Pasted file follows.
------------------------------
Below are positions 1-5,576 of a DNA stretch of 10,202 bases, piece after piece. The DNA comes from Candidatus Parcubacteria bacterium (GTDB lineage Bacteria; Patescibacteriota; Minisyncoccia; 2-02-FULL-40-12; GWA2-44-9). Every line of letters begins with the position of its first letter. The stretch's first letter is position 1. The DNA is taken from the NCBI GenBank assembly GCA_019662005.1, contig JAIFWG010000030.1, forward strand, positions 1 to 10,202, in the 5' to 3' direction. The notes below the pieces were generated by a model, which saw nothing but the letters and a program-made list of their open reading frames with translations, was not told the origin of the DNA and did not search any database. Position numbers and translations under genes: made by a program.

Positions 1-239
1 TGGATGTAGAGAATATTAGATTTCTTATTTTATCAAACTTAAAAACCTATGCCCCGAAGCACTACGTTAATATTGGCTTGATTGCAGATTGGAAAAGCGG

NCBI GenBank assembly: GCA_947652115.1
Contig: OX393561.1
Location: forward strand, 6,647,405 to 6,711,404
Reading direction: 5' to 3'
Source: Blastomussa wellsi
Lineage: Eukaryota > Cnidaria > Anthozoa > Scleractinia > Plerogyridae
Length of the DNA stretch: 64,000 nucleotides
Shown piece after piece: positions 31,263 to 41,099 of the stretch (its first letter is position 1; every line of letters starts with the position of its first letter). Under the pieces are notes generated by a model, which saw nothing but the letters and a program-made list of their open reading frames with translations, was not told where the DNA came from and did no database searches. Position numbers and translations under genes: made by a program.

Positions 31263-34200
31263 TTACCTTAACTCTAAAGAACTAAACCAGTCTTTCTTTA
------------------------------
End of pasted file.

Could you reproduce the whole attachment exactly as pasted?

Below are positions 1-5,576 of a DNA stretch of 10,202 bases, piece after piece. The DNA comes from Candidatus Parcubacteria bacterium (GTDB lineage Bacteria; Patescibacteriota; Minisyncoccia; 2-02-FULL-40-12; GWA2-44-9). Every line of letters begins with the position of its first letter. The stretch's first letter is position 1. The DNA is taken from the NCBI GenBank assembly GCA_019662005.1, contig JAIFWG010000030.1, forward strand, positions 1 to 10,202, in the 5' to 3' direction. The notes below the pieces were generated by a model, which saw nothing but the letters and a program-made list of their open reading frames with translations, was not told the origin of the DNA and did not search any database. Position numbers and translations under genes: made by a program.

Positions 1-239
1 TGGATGTAGAGAATATTAGATTTCTTATTTTATCAAACTTAAAAACCTATGCCCCGAAGCACTACGTTAATATTGGCTTGATTGCAGATTGGAAAAGCGG

NCBI GenBank assembly: GCA_947652115.1
Contig: OX393561.1
Location: forward strand, 6,647,405 to 6,711,404
Reading direction: 5' to 3'
Source: Blastomussa wellsi
Lineage: Eukaryota > Cnidaria > Anthozoa > Scleractinia > Plerogyridae
Length of the DNA stretch: 64,000 nucleotides
Shown piece after piece: positions 31,263 to 41,099 of the stretch (its first letter is position 1; every line of letters starts with the position of its first letter). Under the pieces are notes generated by a model, which saw nothing but the letters and a program-made list of their open reading frames with translations, was not told where the DNA came from and did no database searches. Position numbers and translations under genes: made by a program.

Positions 31263-34200
31263 TTACCTTAACTCTAAAGAACTAAACCAGTCTTTCTTTA